Twelve drug-related deaths in Barrow-in-Furness since last December...
New research suggests 80-per-cent of UK churches do not have an official policy to tackle drug use, despite being under a legal obligation to prevent illegal drug use on site.
The Christian charity Hope UK says its poll of 100 congregations shows many may not know how to respond to situations such as teenagers smoking cannabis in their car park.
Chief executive officer, Joe Griffiths told Premier: "The drugs policy, in its simplest form, is a set of guidelines that ensure issues related to drugs and alcohol are treated fairly and efficiently within your church.
"Part of your drugs policy should be a lot of allocation towards prevention work; working with young people within your church and doing drug education work with them".
A drugs policy ought to set out which substances are not acceptable within church and how the use of drugs for medicinal purposes can be managed, according to Hope UK.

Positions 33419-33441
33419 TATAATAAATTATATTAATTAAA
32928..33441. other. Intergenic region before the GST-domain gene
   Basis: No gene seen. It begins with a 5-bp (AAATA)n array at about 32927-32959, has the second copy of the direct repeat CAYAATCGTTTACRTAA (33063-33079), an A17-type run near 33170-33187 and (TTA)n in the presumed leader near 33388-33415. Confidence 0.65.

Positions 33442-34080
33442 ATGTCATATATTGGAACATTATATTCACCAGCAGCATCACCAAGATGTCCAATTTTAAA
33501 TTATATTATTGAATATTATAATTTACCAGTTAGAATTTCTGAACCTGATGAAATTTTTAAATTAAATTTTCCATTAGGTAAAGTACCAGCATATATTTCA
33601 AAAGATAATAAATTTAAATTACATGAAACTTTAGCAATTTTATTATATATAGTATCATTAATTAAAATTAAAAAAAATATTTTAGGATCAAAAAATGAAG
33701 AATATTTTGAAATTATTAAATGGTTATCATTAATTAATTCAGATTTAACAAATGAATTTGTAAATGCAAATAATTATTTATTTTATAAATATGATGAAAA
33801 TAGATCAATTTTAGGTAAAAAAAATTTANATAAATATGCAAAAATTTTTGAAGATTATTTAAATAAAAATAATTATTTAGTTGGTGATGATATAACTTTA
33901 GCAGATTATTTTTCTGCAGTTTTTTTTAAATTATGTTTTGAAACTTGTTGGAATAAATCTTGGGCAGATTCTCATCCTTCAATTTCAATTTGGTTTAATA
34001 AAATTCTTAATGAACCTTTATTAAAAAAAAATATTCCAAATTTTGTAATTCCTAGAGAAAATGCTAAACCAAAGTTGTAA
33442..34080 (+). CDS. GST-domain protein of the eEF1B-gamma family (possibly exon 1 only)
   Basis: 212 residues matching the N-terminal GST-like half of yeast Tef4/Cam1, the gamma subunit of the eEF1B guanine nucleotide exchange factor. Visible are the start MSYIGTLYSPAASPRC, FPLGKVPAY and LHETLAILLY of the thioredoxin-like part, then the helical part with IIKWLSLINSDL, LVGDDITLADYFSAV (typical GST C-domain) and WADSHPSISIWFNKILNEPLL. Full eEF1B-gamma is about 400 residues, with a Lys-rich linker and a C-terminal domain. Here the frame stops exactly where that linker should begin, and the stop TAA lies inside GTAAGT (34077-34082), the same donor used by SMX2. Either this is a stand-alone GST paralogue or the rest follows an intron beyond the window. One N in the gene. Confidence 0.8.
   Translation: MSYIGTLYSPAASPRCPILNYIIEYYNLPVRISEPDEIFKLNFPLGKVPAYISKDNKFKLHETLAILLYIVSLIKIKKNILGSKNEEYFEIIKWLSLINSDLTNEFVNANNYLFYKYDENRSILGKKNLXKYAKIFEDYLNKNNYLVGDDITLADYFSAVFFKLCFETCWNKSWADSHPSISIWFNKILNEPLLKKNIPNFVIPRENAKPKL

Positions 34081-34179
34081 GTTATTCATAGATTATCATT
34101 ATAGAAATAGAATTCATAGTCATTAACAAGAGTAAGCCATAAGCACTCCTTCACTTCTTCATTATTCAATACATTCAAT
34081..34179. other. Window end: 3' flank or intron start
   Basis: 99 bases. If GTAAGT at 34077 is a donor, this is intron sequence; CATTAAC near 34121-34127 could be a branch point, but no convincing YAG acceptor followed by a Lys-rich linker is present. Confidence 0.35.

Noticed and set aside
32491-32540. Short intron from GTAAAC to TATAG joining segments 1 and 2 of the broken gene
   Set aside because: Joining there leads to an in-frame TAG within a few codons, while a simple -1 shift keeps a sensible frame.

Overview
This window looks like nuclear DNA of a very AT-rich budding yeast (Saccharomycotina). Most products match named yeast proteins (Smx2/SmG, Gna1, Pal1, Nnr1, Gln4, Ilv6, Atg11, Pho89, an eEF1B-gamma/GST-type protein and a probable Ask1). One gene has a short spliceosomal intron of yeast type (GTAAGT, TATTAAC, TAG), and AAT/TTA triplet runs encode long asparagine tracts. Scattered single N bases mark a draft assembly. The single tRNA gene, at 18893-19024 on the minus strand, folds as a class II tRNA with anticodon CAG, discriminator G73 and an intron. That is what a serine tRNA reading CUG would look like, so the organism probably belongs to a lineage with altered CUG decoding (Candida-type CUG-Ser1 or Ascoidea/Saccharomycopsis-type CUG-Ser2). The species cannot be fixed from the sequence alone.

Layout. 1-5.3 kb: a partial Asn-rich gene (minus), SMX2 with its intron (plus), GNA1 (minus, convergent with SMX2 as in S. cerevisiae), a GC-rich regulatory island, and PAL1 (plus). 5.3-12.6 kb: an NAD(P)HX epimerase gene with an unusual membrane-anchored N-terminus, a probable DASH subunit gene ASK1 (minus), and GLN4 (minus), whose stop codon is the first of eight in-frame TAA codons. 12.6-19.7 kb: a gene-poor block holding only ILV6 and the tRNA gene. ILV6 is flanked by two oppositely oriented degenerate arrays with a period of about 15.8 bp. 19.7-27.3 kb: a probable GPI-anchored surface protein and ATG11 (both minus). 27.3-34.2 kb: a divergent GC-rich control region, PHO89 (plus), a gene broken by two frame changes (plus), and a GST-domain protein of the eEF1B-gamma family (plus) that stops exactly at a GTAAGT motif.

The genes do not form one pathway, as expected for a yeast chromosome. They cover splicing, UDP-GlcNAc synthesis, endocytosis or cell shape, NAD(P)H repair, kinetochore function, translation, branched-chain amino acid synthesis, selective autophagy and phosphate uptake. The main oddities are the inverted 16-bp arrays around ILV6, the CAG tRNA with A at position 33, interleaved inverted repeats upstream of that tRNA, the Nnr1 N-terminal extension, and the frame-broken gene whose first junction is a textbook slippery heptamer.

The organisation, which promotes drugs literacy, found 75-per-cent of churches lack paperwork on how to guide young people who are offered drugs by their friends or strangers.
Ninety-nine-per-cent of churches who did not have a drugs policy admitted it would be a good idea.
Joe Griffiths added: "Only 43-per-cent of respondents said that they did have a drugs policy, that everyone was trained and followed the policy.
"That actually means that of those 57-per-cent of churches that aren't training their staff, effectively, they don't have a drugs policy."
Click here to listen to Premier's John Pantry and Rosie Wright speaking with Joe Griffiths at Hope UK:
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